Make sure the flow direction is correct.  Typically there is an arrow on the plastic valve body.

It is good to get a valve with a flow control so you can adjust how much water goes to a particular zone.  You only really need a 3/4" diameter valve, but it is more cost effective to use a 1" valve even though you will likely need 3/4" FNPT to 1" FNPT PVC bushings.  A large diameter valve is probably also slightly more reliable.

The Rain Bird brand has slightly better user reviews than the Orbit brand, but whatever brand is used you need to plumb it to be replaceable if it fails.  Also having a manual valve is useful so you can turn the water off to that leg to replace a faulty valve.  Ideally use a swivel connection so you can more easily replace it.  Could connect via 1/2" PEX from the manifold to the valve as PEX provides some swivel capability.


Wire for Valves

This is low voltage wire with multiple strands (eg 5 wires) than can be directly buried in soil.

Sprinkler Wire 5 Strand 

An alternative is to use 16 gauge 115V power extension leads and cut the ends off.  The cutoff ends are useful in themselves.


Water distribution piping

Even for fixed sprinklers it is best to use flexible pipe so that if a sprinkler head gets knocked it is less likely to crack the pipe and cause an underground leak.

Even though PEX pipe would work great, cost is the reason for not using it.  1/2" irrigation distribution pipe (60psi) costs under 9 cents per foot whereas 1/2" PEX pipe (130psi) costs 36 cents per foot.

Irrigation Distribution Pipe Half Inch Dig  Details here .

For the secondary branches for feeding eg drippers it is ok to use 1/4" pipe...

Irrigation Distribution Tubing Quarter Inch  Details here .

With the half inch piping it is best to use regular barbed pipe connectors rather than the smaller diameter irrigation ones sold for use with the pipe.

Pipe Adapter Half Inch MNPT  Pipe Adapter Half Inch


Feeding 1/4" hose from 1/2" hose

This is the easiest way to convert from a 1/2" MNPT pipe connector to the 1/4" pipe.  Don't expect too much from the control knobs and be careful not to break the 1/4" barb connectors.

Irrigation Maniford Half To Quarter   Irrigation Manifold - Half to Quarter Inch


Types of water delivery

Popup sprinkler heads

These can be fitted with a large number of different "sprinkler heads" to spray the water where you want it.  They can do 360 degrees or 180 or 90.  Having a 4" popup height is better than 2" as it clears adjacent grass and plants but they are more expensive (particularly if you also need to buy a different head).  A 2" popup with a quarter radius spray is an inexpensive way of doing targeted water delivery.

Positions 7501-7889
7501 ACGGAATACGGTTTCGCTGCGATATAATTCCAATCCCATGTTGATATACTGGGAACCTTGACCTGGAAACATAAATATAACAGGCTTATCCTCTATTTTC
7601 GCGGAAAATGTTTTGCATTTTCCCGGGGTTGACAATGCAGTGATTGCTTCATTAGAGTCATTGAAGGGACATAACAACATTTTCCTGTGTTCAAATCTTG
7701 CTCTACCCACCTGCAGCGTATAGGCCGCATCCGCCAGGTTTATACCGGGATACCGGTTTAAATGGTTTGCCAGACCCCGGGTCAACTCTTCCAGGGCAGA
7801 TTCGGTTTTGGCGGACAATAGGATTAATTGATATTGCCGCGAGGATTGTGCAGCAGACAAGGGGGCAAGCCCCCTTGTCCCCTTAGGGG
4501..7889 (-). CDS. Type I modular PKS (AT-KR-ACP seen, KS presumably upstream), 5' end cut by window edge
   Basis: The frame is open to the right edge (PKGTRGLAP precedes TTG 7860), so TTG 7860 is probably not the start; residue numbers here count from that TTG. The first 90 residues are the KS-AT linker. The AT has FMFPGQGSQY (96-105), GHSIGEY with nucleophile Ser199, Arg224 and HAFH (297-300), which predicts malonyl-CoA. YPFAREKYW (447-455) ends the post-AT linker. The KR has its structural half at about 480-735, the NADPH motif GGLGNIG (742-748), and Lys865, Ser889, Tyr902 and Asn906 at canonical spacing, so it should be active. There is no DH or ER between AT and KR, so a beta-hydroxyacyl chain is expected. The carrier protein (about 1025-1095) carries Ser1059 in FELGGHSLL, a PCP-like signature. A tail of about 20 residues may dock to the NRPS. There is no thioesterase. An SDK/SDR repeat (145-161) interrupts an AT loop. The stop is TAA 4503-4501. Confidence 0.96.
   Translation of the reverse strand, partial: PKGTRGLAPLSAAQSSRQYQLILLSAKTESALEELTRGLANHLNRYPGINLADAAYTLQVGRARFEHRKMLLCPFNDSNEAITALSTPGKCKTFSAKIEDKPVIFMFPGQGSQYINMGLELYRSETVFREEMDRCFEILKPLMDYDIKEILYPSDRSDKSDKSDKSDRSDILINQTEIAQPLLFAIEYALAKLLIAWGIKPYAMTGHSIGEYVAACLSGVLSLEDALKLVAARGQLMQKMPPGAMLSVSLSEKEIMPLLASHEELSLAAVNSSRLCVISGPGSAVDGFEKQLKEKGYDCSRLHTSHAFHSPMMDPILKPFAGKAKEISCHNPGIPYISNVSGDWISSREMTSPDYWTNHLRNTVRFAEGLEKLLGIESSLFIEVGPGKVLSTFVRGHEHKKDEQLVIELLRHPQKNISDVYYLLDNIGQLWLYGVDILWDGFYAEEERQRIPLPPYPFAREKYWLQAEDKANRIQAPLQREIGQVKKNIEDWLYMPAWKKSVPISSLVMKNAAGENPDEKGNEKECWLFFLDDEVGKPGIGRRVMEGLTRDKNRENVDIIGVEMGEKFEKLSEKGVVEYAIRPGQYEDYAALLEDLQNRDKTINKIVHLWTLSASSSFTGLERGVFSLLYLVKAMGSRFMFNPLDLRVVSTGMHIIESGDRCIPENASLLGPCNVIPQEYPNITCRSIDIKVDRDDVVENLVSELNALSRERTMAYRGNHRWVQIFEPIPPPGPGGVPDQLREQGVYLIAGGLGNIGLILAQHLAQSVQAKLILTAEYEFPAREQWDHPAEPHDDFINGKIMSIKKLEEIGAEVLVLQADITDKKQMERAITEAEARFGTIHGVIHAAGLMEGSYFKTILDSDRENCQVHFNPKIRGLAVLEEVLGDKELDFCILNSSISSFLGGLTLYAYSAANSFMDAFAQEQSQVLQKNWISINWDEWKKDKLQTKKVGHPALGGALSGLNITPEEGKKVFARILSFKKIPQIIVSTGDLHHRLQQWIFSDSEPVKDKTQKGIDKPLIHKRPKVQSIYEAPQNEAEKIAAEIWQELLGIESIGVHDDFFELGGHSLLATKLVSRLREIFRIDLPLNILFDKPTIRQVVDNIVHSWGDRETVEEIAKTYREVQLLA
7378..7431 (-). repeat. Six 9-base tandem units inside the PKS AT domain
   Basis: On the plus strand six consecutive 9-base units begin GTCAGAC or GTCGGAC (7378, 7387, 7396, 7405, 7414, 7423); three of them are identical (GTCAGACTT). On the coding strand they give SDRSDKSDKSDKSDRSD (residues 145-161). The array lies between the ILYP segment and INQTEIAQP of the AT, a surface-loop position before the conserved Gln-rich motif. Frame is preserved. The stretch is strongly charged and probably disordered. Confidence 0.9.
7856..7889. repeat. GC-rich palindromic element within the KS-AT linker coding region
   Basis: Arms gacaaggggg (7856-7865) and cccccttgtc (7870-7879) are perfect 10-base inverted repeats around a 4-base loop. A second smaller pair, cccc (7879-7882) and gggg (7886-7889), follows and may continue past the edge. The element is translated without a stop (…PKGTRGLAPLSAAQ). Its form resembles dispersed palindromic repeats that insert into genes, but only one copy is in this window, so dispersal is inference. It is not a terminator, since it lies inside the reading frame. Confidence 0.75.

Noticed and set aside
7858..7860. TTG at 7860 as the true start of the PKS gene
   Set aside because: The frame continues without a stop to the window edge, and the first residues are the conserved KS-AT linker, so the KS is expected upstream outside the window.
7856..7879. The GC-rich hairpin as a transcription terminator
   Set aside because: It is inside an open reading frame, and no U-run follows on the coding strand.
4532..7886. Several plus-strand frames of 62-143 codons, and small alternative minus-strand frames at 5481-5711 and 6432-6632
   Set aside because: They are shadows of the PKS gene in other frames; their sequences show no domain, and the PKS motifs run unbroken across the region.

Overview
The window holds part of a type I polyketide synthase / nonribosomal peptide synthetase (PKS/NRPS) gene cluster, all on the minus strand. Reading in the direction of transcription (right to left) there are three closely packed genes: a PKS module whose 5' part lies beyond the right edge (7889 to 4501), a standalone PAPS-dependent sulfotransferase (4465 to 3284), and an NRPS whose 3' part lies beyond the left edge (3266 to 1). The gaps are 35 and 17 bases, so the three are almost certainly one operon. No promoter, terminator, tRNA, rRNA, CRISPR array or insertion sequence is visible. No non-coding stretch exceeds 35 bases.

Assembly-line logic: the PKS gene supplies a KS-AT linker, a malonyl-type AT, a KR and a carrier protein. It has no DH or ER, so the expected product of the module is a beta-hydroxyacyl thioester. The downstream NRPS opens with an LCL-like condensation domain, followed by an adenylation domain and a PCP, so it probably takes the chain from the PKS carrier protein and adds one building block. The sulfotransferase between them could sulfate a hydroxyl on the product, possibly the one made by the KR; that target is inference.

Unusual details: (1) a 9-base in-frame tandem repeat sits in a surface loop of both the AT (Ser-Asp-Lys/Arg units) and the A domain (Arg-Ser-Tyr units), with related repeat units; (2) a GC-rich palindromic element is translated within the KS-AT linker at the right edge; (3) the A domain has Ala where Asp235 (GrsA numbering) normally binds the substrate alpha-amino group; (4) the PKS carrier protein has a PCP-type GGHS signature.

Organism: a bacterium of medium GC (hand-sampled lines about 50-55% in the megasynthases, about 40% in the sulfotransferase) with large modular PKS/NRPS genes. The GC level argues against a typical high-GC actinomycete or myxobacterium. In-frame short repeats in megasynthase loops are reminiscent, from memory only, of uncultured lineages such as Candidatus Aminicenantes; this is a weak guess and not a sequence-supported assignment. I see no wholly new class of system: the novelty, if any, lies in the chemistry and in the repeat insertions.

Irrigation Sprinkler Head Fixed RainBird    Irrigation Sprinkler Head 2in Quarter RainBird  Details here .

You can also get ones that slowly rotate.  This is the type I like for covering a large area, although they are more expensive.  The rotating ones can throw the water a greater distance because it is a narrow jet.

Irrigation Sprinkler Head Rotating   Details here .

By fitting different plastic inserts referred to as "sprinkler nozzles" you can determine how far the water is thrown by the jet.  They are rated in GPM (gallons per minute) and the figure is typically stamped on the plastic.  The GPM figure is only a general relative guide as the actual GPM delivered is also heavily influenced by the water pressure (PSI).  You need to look at the performance chart that determines the throw distance and GPM for a particular PSI.

Sprinklers are the best choice for grass areas and large outside plant areas.

In a greenhouse or other enclosed space you might not want rotating heads because you might get sprayed yourself.

For sprinklers in lawns it can be good to use ridged PVC pipe because it holds the sprinkler heads vertical in the correct locations.

Weeping hose

This is the best way to water a raised soil bed.  You can use 1/2" weeping hose but I prefer a 1/4" pipe.  I prefer to use the porous type rather than the type with discrete emitter holes, but the choice between the two types depends on your particular situation and soil type.

Soaker Hose Quarter Inch 

Irrigation Weeping Pipe Quarter Inch Dig  Details here .

If using a pipe with discrete holes then a 6 inch pre-inserted emitter spacing (ie holes) with 1/2 GPH flow rate from each emitter (ie each hole) is likely to be the best choice.

Landscape drip (spot watering)

Precise and very slow delivery to a particular plant.  This does not scale well if you have lots of plants.  It can be useful for a valuable plant or one that is on life support.

Typically a 1/2" pipe ("distribution tube") is used along the length of the bed and then "emitters" are used to branch off to 1/4" piping that has the delivery holes.  Emitters come in a range of flow rates.

Flood Bubbler

This delivers lots of water to a particular area such as a particular tree.  I think that often a better way is to put a ring of weeping pipe around the tree to feed its roots directly.

Impact rotary sprinkler

These are the ones that make the distinctive noise.  I'm not a big fan of these as they are more expensive and the noise can be annoying.


Automation Controller

Phidgets Usb Sensor Board  Details here .


Other notes

Irrigation pipes should be laid about 12" below the surface.  In my area that corresponds to the frost line, but it does not matter if it freezes because you won't be watering during a frost.

For laying the pipes you can rent a trenching machine from eg HomeDepot for cutting thin trenches.  It however does not do too well if there are large rocks.